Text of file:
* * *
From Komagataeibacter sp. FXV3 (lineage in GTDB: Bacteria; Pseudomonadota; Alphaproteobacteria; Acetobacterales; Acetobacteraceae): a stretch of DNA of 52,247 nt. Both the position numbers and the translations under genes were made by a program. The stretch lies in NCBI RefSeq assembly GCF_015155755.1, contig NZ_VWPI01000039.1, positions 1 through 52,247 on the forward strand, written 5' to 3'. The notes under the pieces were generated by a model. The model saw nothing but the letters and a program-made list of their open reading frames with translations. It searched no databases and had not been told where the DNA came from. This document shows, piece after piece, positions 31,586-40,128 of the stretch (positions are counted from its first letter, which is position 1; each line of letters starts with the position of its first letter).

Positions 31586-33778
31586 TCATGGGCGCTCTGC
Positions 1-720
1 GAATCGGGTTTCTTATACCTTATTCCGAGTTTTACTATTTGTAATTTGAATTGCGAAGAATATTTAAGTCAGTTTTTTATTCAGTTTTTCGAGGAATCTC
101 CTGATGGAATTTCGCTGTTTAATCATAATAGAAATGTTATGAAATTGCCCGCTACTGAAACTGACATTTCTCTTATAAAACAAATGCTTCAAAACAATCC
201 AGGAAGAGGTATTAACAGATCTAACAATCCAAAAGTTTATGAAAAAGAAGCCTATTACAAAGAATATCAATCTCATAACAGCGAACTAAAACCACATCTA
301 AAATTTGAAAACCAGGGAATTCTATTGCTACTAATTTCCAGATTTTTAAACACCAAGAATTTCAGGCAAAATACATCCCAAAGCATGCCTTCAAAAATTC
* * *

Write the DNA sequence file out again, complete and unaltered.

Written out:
From Komagataeibacter sp. FXV3 (lineage in GTDB: Bacteria; Pseudomonadota; Alphaproteobacteria; Acetobacterales; Acetobacteraceae): a stretch of DNA of 52,247 nt. Both the position numbers and the translations under genes were made by a program. The stretch lies in NCBI RefSeq assembly GCF_015155755.1, contig NZ_VWPI01000039.1, positions 1 through 52,247 on the forward strand, written 5' to 3'. The notes under the pieces were generated by a model. The model saw nothing but the letters and a program-made list of their open reading frames with translations. It searched no databases and had not been told where the DNA came from. This document shows, piece after piece, positions 31,586-40,128 of the stretch (positions are counted from its first letter, which is position 1; each line of letters starts with the position of its first letter).

Positions 31586-33778
31586 TCATGGGCGCTCTGC
Positions 1-720
1 GAATCGGGTTTCTTATACCTTATTCCGAGTTTTACTATTTGTAATTTGAATTGCGAAGAATATTTAAGTCAGTTTTTTATTCAGTTTTTCGAGGAATCTC
101 CTGATGGAATTTCGCTGTTTAATCATAATAGAAATGTTATGAAATTGCCCGCTACTGAAACTGACATTTCTCTTATAAAACAAATGCTTCAAAACAATCC
201 AGGAAGAGGTATTAACAGATCTAACAATCCAAAAGTTTATGAAAAAGAAGCCTATTACAAAGAATATCAATCTCATAACAGCGAACTAAAACCACATCTA
301 AAATTTGAAAACCAGGGAATTCTATTGCTACTAATTTCCAGATTTTTAAACACCAAGAATTTCAGGCAAAATACATCCCAAAGCATGCCTTCAAAAATTC